It’s all thanks to a group of scientists from Australia and Micronesia who have found by measuring how far fish travel, habitats can be better protected.
Researchers targeted the island of Pohnpei as a case study to examine how effective their designated marine protected areas (MPAs) are for conservation and fisheries management.
“We asked local fishers to tell us the top ten species they wanted to protect and found the majority of MPAs in Pohnpei were too small to protect the fish they cared about the most,” said Dr. Rebecca Weeks from the ARC Centre of Excellence for Coral Reef Studies at James Cook University.
While some fish spend their whole lives moving no more than a few hundred metres, others will travel hundreds of kilometres every day.
The fishers ranked favorite food fish – Groupers, Rabbitfish, Parrotfish, Surgeonfish, Snapper and Trevally – along with those with cultural and conservation importance (Humphead wrasse and Bumphead parrotfish) as the most important species.
“We then calculated the home range of each species – the area where a fish spends most of its time eating and sleeping.
“We know that if their entire home range is within an MPA the fish will be protected but if the MPA is too small then it is likely the fish will swim out of the safe zone and risk being caught.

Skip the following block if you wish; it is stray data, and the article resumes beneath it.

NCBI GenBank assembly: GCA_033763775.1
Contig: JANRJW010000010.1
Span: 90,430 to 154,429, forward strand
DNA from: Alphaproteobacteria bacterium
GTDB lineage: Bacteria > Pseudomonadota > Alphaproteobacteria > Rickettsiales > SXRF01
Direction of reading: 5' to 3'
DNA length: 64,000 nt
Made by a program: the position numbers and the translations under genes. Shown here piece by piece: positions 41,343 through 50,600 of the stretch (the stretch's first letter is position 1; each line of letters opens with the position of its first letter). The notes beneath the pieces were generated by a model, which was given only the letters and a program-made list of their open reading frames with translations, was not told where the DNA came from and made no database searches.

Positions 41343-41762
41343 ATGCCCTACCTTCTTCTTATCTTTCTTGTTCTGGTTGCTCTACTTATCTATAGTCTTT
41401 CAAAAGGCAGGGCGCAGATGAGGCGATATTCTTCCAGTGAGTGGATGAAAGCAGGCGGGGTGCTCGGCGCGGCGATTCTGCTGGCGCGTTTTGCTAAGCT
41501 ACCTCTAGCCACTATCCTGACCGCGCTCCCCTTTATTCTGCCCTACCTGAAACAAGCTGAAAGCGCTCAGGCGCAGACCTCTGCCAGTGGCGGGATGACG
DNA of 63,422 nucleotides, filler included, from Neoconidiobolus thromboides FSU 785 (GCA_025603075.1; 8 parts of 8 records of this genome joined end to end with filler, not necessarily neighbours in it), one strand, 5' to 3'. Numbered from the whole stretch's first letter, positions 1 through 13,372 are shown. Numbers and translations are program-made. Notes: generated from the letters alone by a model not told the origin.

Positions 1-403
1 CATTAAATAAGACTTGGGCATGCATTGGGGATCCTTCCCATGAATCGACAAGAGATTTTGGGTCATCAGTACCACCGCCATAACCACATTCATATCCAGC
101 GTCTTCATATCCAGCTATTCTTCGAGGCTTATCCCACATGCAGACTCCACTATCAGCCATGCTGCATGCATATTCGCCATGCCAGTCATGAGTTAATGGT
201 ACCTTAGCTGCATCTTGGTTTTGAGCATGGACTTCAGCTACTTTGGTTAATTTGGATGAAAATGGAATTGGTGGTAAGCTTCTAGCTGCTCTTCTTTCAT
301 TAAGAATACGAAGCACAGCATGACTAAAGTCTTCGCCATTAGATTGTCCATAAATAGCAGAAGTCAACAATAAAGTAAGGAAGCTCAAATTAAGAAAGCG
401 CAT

“By focusing on particular species that the fisherman care about and using information on the ecology of those species, like how far they move on a day- to-day basis we were able to determine how large no-take zones actually needed to be.”
“We then took that information to community workshops and involved local fishers in the conversation which has resulted in the creation of larger MPAs.”
Since the study, Pohnpei has established its largest MPA called the Palikir Pass Marine Sanctuary. The location is better known to many as P-Pass, a world class surf break.
Pohnpei is committed to achieving international targets for biodiversity conservation through the Micronesia Challenge, and has already protected 30% of its marine and 25% of its terrestrial habitats. However, not all of the MPAs on the reefs surrounding Pohnpei are performing well, as many are too small.
“MPAs could be designed more effectively all over the world. You get conservation scientists and NGO’s who say you need to make closures as large as possible but that doesn’t really resonate with people,” said Weeks.
“The larger the area set aside for no-take zones, the smaller the area for fishing. There is this trade-off between livelihoods, food security and conservation and people are less likely to follow the rules if they don’t see how they will benefit from them.
“Because we focused the conversation on the fish they wanted to protect, it engaged more people.
“We anticipate that focusing on these species will mean better protection and an increase in their abundance which will ultimately benefit both conservation and local fisheries.
The study led by Dr. Rebecca Weeks was undertaken in conjunction with The Nature Conservancy and the Conservation Society of Pohnpei. The perspective appears this month in the Journal of Applied Ecology.
Published in the Journal of Applied Ecology.